U.S. Supreme Court
Dunaway v. New York, 442 U.S. 200 (1979)
Dunaway v. New York
Argued March 21, 1979
Decided June 5, 1979
442 U.S. 200
A Rochester, N.Y. police detective questioned a jail inmate, the supposed source of a lead implicating petitioner in an attempted robbery and homicide, but learned nothing that supplied "enough information to get a warrant" for petitioner's arrest. Nevertheless, the detective ordered other detectives to "pick up" petitioner and "bring him in." Petitioner was then taken into custody, and although not told that he was under arrest, he would have been physically restrained if he had attempted to leave. He was driven to police headquarters and placed in an interrogation room, where he was questioned by officers after being given the warnings required by Miranda v. Arizona, 384 U. S. 436. He waived counsel and eventually made statements and drew sketches that incriminated him in the crime. At his state court trial, his motions to suppress the statements and sketches were denied, and he was convicted. The New York appellate courts affirmed the conviction, but this Court vacated the judgment, and remanded for further consideration in light of t.he supervening decision in Brown v. Illinois, 422 U. S. 590, which held that there is no per se rule that Miranda warnings, in and of themselves, suffice to cure a Fourth Amendment violation involved in obtaining inculpatory statements during custodial interrogation following a formal arrest on less than probable cause, and that, in order to use such statements, the prosecution must show not only that the statements meet the Fifth Amendment voluntariness standard, but also that the causal connection between the statements and the illegal arrest is broken sufficiently to purge the primary taint of the illegal arrest in light of t.he distinct policies and interests of the Fourth Amendment. On remand from the New York Court of Appeals, the trial court granted petitioner's motion to suppress, but the Appellate Division of the New York Supreme Court reversed, holding that, although the police lacked probable cause to arrest petitioner, law enforcement officials may detain an individual upon reasonable suspicion for questioning for a reasonable period of time under carefully controlled conditions which are ample to protect the individual's Fifth and Sixth Amendment rights, and that, even if petitioner's detention were illegal, the taint of such detention was sufficiently attenuated to allow the admission of his statements and sketches. chanroblesvirtualawlibrary
1. The Rochester police violated the Fourth and Fourteenth Amendments when, without probable cause to arrest, they seized petitioner and transported him to the police station for interrogation. Pp. 442 U. S. 206-216.
(a) Petitioner was "seized" in the Fourth Amendment sense when he was taken involuntarily to the police station, and the State concedes that the police lacked probable cause to arrest him before his incriminating statement during interrogation. P. 442 U. S. 207.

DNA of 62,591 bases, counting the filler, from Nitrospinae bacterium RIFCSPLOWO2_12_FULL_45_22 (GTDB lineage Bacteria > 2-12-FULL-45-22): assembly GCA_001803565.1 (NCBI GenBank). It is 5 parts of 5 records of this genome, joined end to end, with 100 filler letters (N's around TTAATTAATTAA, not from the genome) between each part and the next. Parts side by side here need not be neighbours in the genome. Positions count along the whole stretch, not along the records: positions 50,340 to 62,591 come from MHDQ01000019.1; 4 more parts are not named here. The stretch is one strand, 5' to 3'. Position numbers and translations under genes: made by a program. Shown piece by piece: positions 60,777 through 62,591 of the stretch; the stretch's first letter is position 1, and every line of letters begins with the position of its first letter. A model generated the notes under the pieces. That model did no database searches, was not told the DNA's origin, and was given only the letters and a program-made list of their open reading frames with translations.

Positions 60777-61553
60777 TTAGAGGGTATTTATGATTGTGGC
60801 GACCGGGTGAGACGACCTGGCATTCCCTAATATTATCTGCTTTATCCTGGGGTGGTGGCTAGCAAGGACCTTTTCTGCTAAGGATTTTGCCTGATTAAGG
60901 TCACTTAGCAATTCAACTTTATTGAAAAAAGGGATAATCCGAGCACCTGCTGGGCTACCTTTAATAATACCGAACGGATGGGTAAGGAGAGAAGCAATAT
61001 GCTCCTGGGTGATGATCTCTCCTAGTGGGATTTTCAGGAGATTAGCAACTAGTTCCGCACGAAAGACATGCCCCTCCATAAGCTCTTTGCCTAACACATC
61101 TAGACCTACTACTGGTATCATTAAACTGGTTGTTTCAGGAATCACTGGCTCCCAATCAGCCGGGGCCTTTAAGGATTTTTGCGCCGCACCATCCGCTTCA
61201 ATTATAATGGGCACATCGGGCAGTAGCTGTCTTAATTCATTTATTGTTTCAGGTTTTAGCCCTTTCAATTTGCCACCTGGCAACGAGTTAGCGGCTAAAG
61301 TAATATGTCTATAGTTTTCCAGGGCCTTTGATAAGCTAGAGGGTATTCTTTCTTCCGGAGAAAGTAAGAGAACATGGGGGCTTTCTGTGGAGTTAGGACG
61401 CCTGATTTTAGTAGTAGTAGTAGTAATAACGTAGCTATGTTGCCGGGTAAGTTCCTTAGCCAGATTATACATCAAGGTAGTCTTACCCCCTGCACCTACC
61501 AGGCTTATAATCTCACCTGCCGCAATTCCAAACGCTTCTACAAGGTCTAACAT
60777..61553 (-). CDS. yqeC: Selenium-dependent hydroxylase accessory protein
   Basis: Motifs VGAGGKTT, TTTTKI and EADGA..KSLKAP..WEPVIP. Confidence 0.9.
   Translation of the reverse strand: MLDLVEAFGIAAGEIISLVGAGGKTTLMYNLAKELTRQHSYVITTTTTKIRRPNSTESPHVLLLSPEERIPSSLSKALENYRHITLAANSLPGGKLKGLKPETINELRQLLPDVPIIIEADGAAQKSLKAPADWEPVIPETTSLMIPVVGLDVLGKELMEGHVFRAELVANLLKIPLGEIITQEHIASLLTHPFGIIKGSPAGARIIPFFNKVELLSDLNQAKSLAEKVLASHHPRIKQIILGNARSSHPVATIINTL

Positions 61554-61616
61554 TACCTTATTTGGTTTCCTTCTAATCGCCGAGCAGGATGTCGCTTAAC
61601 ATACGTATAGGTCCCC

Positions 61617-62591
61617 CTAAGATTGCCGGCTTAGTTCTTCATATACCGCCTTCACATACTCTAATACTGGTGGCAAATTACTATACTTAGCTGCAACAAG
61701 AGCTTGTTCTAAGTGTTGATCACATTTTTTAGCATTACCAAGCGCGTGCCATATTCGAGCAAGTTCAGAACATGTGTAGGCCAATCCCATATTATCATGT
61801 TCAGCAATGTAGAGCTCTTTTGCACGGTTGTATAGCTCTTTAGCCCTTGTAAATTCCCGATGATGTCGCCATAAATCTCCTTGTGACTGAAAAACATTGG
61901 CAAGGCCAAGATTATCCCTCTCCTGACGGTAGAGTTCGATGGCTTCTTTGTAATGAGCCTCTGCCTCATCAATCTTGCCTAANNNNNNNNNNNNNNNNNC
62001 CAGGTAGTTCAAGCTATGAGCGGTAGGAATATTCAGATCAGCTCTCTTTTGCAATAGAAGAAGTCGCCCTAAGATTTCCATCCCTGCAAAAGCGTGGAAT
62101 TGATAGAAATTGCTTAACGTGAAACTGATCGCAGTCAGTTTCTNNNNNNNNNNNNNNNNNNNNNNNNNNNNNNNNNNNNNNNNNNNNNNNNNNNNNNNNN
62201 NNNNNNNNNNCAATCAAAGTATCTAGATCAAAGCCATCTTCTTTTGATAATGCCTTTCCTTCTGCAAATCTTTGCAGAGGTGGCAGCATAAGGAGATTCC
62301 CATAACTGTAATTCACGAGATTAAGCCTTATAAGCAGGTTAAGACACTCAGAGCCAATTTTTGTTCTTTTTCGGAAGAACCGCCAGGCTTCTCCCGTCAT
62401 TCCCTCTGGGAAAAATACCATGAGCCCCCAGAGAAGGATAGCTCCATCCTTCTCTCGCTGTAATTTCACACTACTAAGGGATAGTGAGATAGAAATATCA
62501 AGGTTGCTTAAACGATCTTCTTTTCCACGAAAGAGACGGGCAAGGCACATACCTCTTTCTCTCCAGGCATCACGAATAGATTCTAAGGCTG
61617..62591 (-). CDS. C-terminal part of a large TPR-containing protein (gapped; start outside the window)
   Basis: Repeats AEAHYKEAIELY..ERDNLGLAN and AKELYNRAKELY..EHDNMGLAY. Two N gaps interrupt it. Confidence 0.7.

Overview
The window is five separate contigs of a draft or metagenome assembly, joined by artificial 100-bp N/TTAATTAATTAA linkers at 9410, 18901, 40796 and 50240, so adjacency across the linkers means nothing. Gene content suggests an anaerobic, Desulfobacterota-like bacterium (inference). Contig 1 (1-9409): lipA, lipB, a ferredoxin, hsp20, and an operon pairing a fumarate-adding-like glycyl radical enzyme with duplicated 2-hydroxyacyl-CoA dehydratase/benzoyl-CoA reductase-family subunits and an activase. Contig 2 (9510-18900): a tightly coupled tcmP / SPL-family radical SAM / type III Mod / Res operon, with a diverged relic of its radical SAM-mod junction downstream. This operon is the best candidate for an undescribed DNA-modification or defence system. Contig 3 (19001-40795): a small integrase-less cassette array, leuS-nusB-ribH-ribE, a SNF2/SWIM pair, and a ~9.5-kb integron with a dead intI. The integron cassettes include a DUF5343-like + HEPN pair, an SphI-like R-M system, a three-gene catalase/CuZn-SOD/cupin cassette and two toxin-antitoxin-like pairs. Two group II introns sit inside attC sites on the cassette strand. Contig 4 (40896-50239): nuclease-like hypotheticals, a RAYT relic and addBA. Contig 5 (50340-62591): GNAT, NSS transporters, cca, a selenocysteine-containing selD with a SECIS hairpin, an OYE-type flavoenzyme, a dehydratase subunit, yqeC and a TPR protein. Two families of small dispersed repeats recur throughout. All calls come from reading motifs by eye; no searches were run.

(b) Terry v. Ohio, 392 U. S. 1, which held that limited "stop and frisk" searches for weapons are so substantially less intrusive than arrests that the general rule requiring probable cause to make Fourth Amendment "seizures" reasonable can be replaced by a test balancing the limited violation of individual privacy against the opposing interests in crime prevention and detection and in the police officer's safety, and the Terry case's progeny, do not support the application of a balancing test so as to hold that "seizures" such as that in this case may be justified by mere "reasonable suspicion." The narrow intrusions in Terry and its progeny were judged by a balancing test, rather than the general rule requiring probable cause only because those intrusions fell so far short of the kind of intrusion associated with an arrest. For all but those narrowly defined intrusions, the requisite balancing has been performed in centuries of precedent, and is embodied in the principle that seizures are reasonable only if supported by probable cause. Pp. 442 U. S. 208-214.
(c) The treatment of petitioner, whether or not technically characterized as an arrest, was in important respects indistinguishable from a traditional arrest, and must be supported by probable cause. Detention for custodial interrogation -- regardless of its label -- intrudes so severely on interests protected by the Fourth Amendment as necessarily to trigger the traditional safeguards against illegal arrest. Cf. Davis v. Mississippi, 394 U. S. 721; Brown v. Illinois, supra. Pp. 442 U. S. 214-216.
2. The connection between the unconstitutional police conduct and the incriminating statements and sketches obtained during petitioner's illegal detention was not sufficiently attenuated to permit the use at trial of the statements and sketches. Pp. 442 U. S. 216-219.
(a) Even though proper Miranda warnings may have been given and petitioner's statements may have been "voluntary" for purposes of the Fifth Amendment,
"[t]he exclusionary rule, . . . when utilized to effectuate the Fourth Amendment, serves interests and policies that are distinct from those it serves under the Fifth."
Brown v. Illinois, supra at 422 U. S. 601. While a confession after proper Miranda warnings may be found "voluntary" for Fifth Amendment purposes, this type of "voluntariness" chanroblesvirtualawlibrary
is merely a threshold requirement for Fourth Amendment analysis. Pp. 442 U. S. 216-217.
(b) Under Fourth Amendment analysis, which focuses on "the causal connection between the illegality and the confession," Brown v. Illinois, supra at 422 U. S. 603, factors to be considered in determining whether the confession is obtained by exploitation of an illegal arrest include: the temporal proximity of the arrest and the confession, the presence of intervening circumstances, and, particularly, the purpose and flagrancy of the official misconduct. Her